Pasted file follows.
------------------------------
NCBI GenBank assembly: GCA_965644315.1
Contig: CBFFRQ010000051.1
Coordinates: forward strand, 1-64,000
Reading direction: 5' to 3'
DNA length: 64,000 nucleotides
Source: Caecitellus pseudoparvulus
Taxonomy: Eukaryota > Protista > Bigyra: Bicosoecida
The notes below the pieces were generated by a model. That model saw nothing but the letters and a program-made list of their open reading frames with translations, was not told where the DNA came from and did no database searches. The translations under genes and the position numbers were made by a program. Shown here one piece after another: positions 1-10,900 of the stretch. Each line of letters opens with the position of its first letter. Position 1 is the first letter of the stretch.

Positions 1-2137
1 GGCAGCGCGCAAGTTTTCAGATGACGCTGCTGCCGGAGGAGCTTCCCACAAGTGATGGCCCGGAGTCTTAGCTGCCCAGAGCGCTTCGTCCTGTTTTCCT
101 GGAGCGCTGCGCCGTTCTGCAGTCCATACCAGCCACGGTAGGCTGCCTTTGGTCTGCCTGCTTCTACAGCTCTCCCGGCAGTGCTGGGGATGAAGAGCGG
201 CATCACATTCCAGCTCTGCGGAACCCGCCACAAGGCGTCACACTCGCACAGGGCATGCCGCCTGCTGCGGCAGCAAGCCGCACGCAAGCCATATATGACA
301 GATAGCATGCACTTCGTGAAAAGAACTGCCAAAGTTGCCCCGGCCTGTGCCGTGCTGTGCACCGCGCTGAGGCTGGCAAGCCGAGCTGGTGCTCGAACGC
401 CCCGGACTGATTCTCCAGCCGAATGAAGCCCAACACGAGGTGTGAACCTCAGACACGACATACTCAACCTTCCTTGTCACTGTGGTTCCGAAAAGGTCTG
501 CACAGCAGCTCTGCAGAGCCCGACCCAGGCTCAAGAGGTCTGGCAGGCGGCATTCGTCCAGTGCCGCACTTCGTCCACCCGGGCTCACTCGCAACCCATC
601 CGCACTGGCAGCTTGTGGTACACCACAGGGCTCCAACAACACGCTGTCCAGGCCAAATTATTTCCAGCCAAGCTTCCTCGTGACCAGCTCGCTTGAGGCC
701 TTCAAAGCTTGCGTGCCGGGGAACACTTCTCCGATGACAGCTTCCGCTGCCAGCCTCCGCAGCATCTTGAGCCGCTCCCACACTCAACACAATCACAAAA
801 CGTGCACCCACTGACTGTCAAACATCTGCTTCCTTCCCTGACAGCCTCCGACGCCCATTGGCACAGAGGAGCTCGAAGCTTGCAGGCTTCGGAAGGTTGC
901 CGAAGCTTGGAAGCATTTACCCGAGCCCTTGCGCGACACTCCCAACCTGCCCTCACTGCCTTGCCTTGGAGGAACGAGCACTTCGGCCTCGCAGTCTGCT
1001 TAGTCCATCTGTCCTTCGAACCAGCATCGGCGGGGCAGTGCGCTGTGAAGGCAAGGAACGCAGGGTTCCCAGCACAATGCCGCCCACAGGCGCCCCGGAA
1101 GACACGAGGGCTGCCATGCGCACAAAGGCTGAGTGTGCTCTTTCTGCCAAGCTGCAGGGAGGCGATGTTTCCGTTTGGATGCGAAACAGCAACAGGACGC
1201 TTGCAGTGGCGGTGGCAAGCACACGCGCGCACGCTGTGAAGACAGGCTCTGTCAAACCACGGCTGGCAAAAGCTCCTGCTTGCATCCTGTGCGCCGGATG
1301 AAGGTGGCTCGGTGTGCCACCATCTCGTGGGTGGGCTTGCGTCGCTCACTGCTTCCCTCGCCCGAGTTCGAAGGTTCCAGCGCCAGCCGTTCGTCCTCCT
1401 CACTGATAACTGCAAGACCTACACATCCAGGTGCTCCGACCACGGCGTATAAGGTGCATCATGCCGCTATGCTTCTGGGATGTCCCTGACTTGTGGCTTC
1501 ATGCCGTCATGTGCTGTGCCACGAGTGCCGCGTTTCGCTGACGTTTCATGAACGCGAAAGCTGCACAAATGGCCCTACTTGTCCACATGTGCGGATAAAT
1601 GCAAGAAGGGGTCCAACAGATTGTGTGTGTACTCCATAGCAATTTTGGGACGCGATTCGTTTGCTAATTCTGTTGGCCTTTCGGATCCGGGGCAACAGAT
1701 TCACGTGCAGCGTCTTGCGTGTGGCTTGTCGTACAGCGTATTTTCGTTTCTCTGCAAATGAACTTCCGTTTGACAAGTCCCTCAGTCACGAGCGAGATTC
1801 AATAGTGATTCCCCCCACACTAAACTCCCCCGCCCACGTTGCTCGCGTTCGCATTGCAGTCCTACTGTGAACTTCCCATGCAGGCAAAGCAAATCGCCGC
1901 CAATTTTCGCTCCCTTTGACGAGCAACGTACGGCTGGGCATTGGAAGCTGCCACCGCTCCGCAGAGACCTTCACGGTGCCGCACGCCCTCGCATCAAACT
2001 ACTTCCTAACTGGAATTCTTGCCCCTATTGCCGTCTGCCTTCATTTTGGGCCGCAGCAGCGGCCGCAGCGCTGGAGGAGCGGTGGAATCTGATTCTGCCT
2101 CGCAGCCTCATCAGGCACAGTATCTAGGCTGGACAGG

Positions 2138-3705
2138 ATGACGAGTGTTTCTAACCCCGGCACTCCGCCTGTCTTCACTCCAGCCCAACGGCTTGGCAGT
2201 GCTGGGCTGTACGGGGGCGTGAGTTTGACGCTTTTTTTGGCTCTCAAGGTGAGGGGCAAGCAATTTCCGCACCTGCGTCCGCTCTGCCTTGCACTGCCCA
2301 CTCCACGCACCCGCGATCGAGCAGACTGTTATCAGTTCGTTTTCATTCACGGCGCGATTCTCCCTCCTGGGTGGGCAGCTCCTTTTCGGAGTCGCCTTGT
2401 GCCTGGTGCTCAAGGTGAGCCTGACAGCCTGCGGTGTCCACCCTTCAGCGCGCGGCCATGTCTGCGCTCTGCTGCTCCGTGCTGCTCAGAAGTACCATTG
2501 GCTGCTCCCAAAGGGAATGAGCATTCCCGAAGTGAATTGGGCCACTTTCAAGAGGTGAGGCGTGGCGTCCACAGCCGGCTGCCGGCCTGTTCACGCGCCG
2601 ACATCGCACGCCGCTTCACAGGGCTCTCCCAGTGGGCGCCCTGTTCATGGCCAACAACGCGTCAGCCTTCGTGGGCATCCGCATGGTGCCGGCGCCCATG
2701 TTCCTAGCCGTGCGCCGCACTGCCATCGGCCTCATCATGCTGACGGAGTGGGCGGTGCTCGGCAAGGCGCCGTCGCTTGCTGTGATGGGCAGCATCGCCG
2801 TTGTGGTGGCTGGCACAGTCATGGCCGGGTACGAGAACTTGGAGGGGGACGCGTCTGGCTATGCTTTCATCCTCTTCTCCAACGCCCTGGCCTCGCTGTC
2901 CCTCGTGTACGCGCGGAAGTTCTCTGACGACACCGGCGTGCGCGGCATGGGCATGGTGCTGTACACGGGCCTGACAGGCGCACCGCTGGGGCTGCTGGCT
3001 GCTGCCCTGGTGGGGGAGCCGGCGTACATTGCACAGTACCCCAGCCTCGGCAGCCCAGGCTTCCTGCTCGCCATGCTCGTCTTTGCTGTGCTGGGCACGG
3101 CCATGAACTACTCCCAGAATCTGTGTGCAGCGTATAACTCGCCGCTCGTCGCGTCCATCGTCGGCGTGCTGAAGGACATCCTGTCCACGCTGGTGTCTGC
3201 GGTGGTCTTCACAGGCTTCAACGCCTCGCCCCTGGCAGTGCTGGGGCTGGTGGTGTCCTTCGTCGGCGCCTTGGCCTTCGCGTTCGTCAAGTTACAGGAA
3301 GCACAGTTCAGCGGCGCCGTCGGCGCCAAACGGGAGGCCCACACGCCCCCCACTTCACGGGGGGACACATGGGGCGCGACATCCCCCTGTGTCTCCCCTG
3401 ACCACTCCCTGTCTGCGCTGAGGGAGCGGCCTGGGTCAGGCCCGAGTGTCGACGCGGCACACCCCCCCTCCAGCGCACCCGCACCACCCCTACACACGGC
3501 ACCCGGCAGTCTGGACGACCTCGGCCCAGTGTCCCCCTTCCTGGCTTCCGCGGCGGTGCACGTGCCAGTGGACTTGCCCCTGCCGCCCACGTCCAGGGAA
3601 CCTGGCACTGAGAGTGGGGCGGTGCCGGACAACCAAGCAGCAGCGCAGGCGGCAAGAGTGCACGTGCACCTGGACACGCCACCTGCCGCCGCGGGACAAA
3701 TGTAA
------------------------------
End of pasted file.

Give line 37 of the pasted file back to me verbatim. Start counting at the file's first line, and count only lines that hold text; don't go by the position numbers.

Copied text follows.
2501 GCTGCTCCCAAAGGGAATGAGCATTCCCGAAGTGAATTGGGCCACTTTCAAGAGGTGAGGCGTGGCGTCCACAGCCGGCTGCCGGCCTGTTCACGCGCCG